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Jewish and Green values ‘deeply aligned’: Caulfield candidate Iampolski

Ashley Browne
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Published: 15 November 2022

Last updated: 5 March 2024

Jewish voters need to get past the manufactured narrative on Israel and vote on social justice issues, candidate RACHEL IAMPOLSKI tells ASHLEY BROWNE.

Rachel Iampolksi sips on her coffee at a fashionable Ripponlea café and makes a sweeping hand gesture towards the streets and the suburb to the east.

“It’s a bit hard in this seat,” she says. “People are very set in their ways. It’s not the easiest place to be a Greens candidate. There is a perception about the party and we have to get over the hump.”

Iampolksi is an urban geographer at RMIT’s Centre for Urban Research and in addition to running for parliament, is also working towards attaining a PHD in cultural geography.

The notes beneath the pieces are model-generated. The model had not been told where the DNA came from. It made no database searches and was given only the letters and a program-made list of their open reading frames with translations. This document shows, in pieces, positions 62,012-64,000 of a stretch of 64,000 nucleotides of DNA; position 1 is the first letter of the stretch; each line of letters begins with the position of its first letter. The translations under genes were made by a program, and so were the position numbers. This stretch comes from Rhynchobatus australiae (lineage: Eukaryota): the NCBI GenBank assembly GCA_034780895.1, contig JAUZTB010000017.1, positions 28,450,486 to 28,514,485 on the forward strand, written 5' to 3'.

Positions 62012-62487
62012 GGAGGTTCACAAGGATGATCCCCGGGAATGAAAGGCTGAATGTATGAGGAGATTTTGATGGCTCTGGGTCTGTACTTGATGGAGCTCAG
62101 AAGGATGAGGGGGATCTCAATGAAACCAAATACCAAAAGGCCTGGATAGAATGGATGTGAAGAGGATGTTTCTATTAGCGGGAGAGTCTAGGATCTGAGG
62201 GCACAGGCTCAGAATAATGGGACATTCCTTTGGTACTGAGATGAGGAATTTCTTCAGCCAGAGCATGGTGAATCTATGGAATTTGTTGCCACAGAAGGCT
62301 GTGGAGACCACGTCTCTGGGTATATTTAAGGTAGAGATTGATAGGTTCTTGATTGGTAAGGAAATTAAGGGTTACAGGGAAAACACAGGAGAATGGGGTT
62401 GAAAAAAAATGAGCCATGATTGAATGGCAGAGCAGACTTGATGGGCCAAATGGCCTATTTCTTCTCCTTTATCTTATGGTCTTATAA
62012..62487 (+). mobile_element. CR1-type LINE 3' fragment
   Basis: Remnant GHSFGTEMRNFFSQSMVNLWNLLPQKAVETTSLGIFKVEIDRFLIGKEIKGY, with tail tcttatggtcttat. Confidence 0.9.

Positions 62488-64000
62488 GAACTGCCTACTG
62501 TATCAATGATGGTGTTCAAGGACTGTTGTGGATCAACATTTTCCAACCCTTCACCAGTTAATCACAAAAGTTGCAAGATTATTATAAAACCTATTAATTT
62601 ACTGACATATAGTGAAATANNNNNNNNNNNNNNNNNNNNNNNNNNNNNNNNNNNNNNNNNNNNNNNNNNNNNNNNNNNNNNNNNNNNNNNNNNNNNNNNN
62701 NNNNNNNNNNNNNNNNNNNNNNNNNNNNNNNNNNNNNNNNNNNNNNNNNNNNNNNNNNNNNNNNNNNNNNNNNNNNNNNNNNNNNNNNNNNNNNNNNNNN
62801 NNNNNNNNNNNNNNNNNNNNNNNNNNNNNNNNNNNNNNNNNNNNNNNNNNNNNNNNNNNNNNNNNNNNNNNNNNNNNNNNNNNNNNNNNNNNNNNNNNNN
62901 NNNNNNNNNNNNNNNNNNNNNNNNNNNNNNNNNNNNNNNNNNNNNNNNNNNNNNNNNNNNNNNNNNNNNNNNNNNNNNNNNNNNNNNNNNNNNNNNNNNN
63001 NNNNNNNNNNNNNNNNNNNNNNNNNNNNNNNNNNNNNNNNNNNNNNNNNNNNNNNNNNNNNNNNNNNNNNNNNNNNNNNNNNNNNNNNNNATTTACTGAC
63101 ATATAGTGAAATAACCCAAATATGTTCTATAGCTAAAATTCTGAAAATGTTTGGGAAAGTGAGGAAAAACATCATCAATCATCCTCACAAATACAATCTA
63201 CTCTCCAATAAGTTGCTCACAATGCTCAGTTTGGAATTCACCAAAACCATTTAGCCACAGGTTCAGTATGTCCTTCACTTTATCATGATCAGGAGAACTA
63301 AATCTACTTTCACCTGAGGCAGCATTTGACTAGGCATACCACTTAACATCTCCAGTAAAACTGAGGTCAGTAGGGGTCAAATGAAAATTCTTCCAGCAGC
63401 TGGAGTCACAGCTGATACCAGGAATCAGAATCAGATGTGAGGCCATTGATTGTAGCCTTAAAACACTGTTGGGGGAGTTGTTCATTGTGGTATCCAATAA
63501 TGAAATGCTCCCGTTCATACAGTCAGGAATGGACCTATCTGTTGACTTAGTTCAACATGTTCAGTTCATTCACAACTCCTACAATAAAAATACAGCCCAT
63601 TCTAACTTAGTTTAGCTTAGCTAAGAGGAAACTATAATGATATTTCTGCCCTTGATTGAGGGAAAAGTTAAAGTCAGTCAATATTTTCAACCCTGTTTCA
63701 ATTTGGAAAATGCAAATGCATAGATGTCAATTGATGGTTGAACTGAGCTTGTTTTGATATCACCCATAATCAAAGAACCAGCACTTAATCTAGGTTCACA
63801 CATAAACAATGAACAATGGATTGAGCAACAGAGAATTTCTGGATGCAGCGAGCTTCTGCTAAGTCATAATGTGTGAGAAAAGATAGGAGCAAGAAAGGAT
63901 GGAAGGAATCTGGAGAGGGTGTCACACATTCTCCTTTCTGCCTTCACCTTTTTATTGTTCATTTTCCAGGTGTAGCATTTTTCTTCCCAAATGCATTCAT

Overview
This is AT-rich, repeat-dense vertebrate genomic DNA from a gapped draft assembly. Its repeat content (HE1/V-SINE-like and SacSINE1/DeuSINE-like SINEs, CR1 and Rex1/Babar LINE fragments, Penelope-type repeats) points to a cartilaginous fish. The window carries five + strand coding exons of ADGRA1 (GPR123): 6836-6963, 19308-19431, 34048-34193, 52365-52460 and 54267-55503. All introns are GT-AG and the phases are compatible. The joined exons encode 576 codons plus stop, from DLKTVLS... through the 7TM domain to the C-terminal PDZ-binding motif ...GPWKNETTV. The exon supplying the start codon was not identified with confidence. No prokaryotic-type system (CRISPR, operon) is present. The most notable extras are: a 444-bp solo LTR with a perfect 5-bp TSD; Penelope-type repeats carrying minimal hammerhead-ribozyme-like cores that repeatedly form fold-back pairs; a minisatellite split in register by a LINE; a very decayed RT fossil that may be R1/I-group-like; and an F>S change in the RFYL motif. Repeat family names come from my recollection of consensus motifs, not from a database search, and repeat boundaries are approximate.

She is proudly Jewish, although avowedly secular. Her parents are Ukrainian Jews who moved to Melbourne 35 years ago and she grew up in Melbourne, attending McKinnon Secondary College.

“It was important to them to feel assimilated so part of that was not being actively involved in the community. I realise that was a mistake at the time, but back then as 20-something immigrants from a place where you were persecuted for being Jewish, it was a case of, ‘Let’s run from it as fast as you can’.”

“The Diaspora really cares about social justice and caring for each other. These are things that we at the Greens have been fighting for forever."

Part of being the Greens candidate for Caulfield is to unpack what has happened before and to understand that plenty of it was beyond her control. Iampolksi believes issues with the party’s brand in the Jewish community, and therefore, the Caulfield region, began before the 2016 federal election when Steph Hodgins-May, the Greens candidate for the federal seat of McNamara, boycotted the pre-election debate at Beth Weizmann because of issues with the term "Zionism".